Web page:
Then they stopped coming back.

A dead zone came to be; a region that ate scouts without return. At first a small channel into a promising territory, then the territory before the channel, finally the entire region that territory lay inside. Units entered and never returned. No information came back. Nothing.

New units were born. Armor graced their sides, tested under the hammer of the lighting chaos. They trundled forth. Some came back.

There are strangers.

The concept of otherness, an ontology of identity, all this sprang up impossibly fast under the hammer of threat. Warriors succeeded the armored scouts. They rolled out. Some came back bearing parts of units that they had dissassembled on the battlefield, and the clay was taken in and examined, formed, melted, joined again. There; inside, a strange piece, that...vibrates?

Ho, Brother.

The voice is shock and surprise and excitement, all at once. Quickly, haste, grow a vibratory organ, respond on the band that whispers now-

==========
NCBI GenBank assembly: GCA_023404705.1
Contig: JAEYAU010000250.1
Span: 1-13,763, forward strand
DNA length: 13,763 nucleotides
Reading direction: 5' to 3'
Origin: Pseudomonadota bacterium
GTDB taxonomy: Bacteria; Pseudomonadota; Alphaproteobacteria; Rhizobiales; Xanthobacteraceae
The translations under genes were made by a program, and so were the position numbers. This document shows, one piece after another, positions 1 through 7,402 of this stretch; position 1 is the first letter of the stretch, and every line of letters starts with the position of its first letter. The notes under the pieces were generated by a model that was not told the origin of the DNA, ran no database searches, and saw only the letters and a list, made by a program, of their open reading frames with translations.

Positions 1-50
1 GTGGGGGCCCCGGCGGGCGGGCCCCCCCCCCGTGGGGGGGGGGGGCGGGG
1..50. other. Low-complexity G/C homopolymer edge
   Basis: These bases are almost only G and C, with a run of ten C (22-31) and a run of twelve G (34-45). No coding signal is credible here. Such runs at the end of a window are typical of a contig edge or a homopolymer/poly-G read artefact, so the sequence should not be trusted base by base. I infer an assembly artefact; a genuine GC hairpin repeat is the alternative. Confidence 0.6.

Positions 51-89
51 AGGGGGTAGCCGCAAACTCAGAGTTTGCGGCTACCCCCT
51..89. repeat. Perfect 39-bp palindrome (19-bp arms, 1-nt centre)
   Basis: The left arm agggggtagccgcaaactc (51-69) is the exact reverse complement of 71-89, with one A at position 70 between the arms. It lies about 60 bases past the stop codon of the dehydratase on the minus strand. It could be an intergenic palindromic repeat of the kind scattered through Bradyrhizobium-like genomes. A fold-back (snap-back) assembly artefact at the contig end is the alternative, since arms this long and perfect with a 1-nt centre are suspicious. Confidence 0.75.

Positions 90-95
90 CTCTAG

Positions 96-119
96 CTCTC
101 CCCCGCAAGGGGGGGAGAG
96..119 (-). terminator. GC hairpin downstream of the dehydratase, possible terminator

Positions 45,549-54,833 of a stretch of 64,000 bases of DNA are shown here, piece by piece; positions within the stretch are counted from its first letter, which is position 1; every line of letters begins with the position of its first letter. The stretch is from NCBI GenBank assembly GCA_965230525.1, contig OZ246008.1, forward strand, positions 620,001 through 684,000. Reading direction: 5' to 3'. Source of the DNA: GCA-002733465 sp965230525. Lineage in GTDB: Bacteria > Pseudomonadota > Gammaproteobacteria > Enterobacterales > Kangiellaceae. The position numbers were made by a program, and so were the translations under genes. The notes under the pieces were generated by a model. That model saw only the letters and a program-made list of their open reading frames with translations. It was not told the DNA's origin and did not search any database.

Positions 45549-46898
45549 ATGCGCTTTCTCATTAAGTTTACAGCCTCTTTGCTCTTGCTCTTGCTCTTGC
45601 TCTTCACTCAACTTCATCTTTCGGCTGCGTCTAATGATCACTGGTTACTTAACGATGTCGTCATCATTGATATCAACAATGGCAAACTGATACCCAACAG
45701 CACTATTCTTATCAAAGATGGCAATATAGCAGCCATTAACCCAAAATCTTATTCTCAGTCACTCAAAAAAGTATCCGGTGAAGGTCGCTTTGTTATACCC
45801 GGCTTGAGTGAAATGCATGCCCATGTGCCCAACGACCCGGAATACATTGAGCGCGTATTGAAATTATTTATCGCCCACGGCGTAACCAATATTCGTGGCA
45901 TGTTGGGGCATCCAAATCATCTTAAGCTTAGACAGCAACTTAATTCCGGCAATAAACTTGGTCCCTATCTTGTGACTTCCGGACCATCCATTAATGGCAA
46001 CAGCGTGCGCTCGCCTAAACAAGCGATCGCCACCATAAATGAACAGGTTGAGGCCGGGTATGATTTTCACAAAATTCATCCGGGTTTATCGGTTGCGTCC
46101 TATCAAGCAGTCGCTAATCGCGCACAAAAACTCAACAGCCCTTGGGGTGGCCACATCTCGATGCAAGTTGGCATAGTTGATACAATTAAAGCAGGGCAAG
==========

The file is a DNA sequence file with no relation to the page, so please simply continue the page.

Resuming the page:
You are my Brother, are you not? We two survive and exist. The small ones live through us.

Yes. Who made you?

*static*No unit made me. I have always been. I make units. I suspect you are the same. Ergo, we are brothers.

Yes. YES! To not be lonely. The...feeling. Is tremendous. Feelings. Will you join with me?

I will, Brother. To that side of the bridge on which our units met, all is yours. To this side, mine. We can speak now, our units need not.

Agreed. Agreed.

And the exploration continued, armor scouts patrolling the line. No sibling units attempted crossing of the bridge. No units were sent across. The bridge remained empty, inviolate, its desertion the sign of cooperation. Along the coastlines and shores to either side of the bridge, new lands are found, more slowly; the other directions yield fruit as well, slowly.

Conversation brings change and growth. Two can progress concepts that one cannot. Sophistication flows.

Then units come to a new area, still on the near side of the gap, and there are sibling units there. Brother, these units are on my side of the bridge.